Votto reclaiming top-prospect status

Canadian first baseman to participate in 2006 Futures Game

(Jerry Hale/MiLB.com)

By Alex Gyr / MLB.com | June 27, 2006 6:42 AM

For first baseman Joey Votto, the 2005 season was one to forget.

After batting .301 with 19 home runs, 92 RBIs and 90 walks in 2004 with Class A Dayton and Potomac, Votto became a top prospect in the Cincinnati Reds farm system. One year later, it seemed that he was no longer a rising star.

Votto hit just .256 in the Florida State League while getting on base at a .330 clip. A player that had built his success on working the count, drawing walks and putting himself in a position to get pitches to drive, Votto walked just 52 times in 124 games.

Move ahead one more year, and Votto has returned to the prospect map with a vengeance. The left-handed 22-year old is back to his old form, terrorizing Southern League pitching with Double-A Chattanooga. Votto ranks in the league's top three in each of the Triple Crown categories. While the reemergence may have surprised many scouts, Votto saw it coming all along.

"I was actually far more confident last year after the season than I was after the 2004 season," said Votto. "Despite the numbers, I felt great and I was moving in the right direction."

The Canada native will get a chance to showcase his talents, playing for the World Team at the 2006 XM Satellite-Radio All-Star Futures Game at PNC Park on July 9. Votto's inclusion marks an important milestone in his climb up the prospect ranks.

"Of all the things I wanted to do this year, I really wanted to be a part of the Futures Game," Votto said. "It was on my list of the three or four things I wanted to accomplish this season."

Taking a more balanced approach and shortening his swing have been keys for Votto, who struggled against left-handed pitching last season. He hit just .193 with a .315 slugging percentage against lefties in 2005.

This season, neither right-handers nor left-handers have been able to tame Votto. He ranks first in the Southern League in home runs (15), second in RBIs (48) and third in batting average (.318), while leading his team to the first half North Division championship.

"A big part of the change was maturation and just learning the game," Votto said. "I needed to unlock some of my potential. Basically, it was just about learning from the coaches and getting better against left-handers. I still feel I am improving each and every day."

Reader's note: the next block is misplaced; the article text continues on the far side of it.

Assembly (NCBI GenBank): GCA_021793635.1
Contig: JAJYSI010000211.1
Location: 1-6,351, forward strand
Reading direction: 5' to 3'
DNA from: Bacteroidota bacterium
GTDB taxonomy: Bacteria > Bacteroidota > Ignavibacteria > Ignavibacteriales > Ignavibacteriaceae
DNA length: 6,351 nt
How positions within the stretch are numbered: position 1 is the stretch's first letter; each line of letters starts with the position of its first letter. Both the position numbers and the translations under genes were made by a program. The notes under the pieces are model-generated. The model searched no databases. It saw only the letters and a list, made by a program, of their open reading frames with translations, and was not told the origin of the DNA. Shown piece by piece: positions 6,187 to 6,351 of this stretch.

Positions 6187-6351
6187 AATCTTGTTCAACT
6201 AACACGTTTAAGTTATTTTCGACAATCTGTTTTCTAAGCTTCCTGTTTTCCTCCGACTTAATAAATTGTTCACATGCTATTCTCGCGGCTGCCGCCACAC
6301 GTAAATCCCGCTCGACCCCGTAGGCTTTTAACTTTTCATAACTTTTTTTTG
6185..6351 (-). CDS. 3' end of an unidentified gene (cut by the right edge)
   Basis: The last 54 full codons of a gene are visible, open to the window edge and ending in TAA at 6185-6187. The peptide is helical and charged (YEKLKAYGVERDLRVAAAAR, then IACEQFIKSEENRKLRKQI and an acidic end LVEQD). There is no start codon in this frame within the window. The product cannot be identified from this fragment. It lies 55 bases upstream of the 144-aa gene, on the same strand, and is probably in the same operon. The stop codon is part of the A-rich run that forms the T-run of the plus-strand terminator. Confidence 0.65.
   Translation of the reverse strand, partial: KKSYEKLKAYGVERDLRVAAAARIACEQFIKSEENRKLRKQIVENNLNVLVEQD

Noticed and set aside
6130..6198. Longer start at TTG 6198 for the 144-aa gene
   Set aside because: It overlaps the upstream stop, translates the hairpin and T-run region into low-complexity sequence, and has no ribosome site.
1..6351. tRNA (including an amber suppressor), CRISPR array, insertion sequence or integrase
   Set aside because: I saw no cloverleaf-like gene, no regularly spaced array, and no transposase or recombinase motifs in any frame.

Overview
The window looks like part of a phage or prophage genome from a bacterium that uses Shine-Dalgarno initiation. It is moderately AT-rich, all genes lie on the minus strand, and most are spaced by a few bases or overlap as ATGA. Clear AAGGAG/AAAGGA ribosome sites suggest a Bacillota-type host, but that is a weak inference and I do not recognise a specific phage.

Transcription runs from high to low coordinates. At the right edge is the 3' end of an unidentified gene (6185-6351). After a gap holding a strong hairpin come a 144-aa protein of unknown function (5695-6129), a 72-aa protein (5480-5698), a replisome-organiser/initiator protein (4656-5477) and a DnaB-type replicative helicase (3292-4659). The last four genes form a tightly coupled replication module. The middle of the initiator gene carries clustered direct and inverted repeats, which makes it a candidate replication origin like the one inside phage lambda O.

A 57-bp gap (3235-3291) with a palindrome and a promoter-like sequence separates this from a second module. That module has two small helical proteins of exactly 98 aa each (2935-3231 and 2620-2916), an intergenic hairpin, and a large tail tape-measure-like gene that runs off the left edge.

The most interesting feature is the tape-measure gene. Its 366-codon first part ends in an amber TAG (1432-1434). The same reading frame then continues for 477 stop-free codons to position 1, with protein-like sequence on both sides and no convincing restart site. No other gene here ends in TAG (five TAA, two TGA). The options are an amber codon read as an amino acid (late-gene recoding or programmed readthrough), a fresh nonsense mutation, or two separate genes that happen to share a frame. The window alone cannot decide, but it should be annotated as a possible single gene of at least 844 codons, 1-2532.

Votto is one of a number of Canadian players in the Minor leagues who are beginning to make a stir. While Votto is the only Canadian member of this year's Future Game roster, Canadian baseball is on the rise. Canada's 8-6 victory over the United States in the World Baseball Classic this spring is just one sign of the increased focus on baseball in a hockey-crazed nation.

"Baseball in Canada is like soccer in the U.S.," Votto said. "It is growing, and some people are starting to gain interest. The way that there are Americans playing high-level soccer, there are Canadians breaking into the Major Leagues."

Canada is already well represented in the Major Leagues, with players such as Jason Bay, Eric Bedard, Corey Koskie and Rich Harden all hailing from north of the border. Votto, who was drafted straight from his Toronto high school by the Reds in 2002 with the 44th overall pick, hopes to add his name to the ever-growing list of Canadian big leaguers.

"I know a bunch of the players who are getting called up, and I get along with all of them," Votto said. "I think it is cool to be a part of this. With the young guys coming up -- Scott Mathieson just got called up, Adam Loewen, Scott Thorman just got called up -- it is really awesome to be a part of it. It is obviously a good sign for the future of Canadian baseball."

Votto may get a shot. Despite his rough 2005 campaign he has established himself as the top first baseman in the Reds farm system. Although the Reds have depth at first base with Adam Dunn and Scott Hatteberg at the Major League level, Votto could be joining the ranks of his countrymen in the not-too-distant future.

Alex Gyr is an associate reporter for MLB.com. This story was not subject to the approval of the National Association of Professional Baseball Leagues or its clubs.

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